Cleaning pulp bags?

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DaDrafter

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So we just racked over our first fresh fruit watermelon brew. First off, it was a complete success!!!! My question is does anyone have any suggestions on cleaning the pulp bag for my next batch? I don't want to use any harsh cleaners but am struggling to get it all the way clean. I am hanging it up to dry now and will wash again when all the remaining tiny pieces have dried.....
 

Scooter68

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Yeah - that's one of my least favor clean-up jobs. I normally use rinse a lot, a lot - inside out and then reverse and after picking all the bits and pieces out that I can get out, I use One Step for a final rinse. Then Hang it outside on the clothes line to dry and let the sun bleach it a little. Then the next time I need it I rinse it again in the same solution.

Mine started breaking down more because I twisted and squeezed them so much not because of the cleaning solutions.
 

Rodnboro

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I use paint strainer bags purchased from hardware and home center stores. They're about $2 each. I usually just throw them away afterward. If they aren't too bad, I'll wash them out and reuse them.
 

drainsurgeon

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So we just racked over our first fresh fruit watermelon brew. First off, it was a complete success!!!! My question is does anyone have any suggestions on cleaning the pulp bag for my next batch? I don't want to use any harsh cleaners but am struggling to get it all the way clean. I am hanging it up to dry now and will wash again when all the remaining tiny pieces have dried.....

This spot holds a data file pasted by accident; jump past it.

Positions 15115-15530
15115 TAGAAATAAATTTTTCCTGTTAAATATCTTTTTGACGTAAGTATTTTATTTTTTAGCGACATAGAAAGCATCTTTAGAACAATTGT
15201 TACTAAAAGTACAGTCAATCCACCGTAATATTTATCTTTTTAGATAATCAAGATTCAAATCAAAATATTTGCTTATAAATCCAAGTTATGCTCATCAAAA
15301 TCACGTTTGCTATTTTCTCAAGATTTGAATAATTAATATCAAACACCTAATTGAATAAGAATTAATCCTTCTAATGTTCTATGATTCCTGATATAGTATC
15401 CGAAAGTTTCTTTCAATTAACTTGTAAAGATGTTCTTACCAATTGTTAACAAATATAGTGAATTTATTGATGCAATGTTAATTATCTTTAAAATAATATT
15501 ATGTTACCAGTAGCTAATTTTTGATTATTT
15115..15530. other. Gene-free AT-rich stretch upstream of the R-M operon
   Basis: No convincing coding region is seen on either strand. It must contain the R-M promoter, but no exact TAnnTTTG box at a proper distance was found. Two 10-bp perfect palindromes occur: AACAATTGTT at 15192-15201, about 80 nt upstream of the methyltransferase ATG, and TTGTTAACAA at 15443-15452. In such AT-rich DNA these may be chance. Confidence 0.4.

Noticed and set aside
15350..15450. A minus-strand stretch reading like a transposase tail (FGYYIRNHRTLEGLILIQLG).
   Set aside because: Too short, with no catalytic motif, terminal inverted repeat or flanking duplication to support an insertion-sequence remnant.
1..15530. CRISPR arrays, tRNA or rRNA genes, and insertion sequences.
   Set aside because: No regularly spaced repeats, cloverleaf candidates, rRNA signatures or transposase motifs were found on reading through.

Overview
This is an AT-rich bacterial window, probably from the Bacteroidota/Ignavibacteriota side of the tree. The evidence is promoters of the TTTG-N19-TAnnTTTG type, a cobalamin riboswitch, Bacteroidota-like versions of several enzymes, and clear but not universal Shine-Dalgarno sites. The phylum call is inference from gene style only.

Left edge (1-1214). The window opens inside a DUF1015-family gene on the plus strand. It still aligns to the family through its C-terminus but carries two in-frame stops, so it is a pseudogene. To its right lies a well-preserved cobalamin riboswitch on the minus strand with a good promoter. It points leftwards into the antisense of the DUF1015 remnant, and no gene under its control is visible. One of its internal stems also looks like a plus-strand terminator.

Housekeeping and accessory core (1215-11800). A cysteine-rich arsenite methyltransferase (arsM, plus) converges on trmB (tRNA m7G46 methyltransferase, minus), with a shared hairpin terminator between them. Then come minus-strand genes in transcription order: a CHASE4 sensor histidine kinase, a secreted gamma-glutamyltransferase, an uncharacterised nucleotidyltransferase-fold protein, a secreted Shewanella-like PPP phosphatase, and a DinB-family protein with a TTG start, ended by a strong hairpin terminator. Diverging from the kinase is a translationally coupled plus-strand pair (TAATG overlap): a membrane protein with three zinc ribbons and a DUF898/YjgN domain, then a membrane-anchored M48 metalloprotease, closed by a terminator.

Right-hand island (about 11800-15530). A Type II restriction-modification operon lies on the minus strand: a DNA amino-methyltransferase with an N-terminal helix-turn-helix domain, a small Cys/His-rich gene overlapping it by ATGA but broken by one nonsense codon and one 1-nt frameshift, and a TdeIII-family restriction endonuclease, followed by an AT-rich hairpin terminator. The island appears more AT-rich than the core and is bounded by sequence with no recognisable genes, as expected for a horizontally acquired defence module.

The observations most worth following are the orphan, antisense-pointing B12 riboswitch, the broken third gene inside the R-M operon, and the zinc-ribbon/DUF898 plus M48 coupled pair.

Congrats! I've heard watermelon can be a tricky one to ferment. I take my bags outside and rinse them off with a hose. I then soak them in a pan with one step and that seems to get the stains out. Rinse and hang to dry. One step again before reloading for the next batch.
 

wineforfun

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I used to rinse, scrub, rinse more, scrub more, etc.

Now I do as Rodnboro, I throw them away when done. I get them at Menards for $3 for 3 pack, so I just chalk the $1 up to "cost of doing business".
 

bkisel

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I normally clean and reuse but now that we're in a significant rainfall deficit and I'm on well water I'm going to buy some new ones for my next batches of fruit wines. It really takes a lot of rinsing under the faucet to get the bits and pieces out of the bags. Hmm, maybe cheese cloth would be cheaper to use and easier to clean then the nylon paint strainer bags?
 

WineYooper

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I flip mine inside out and hose them off, works pretty well and then wash in one step then hang out to dry.
 
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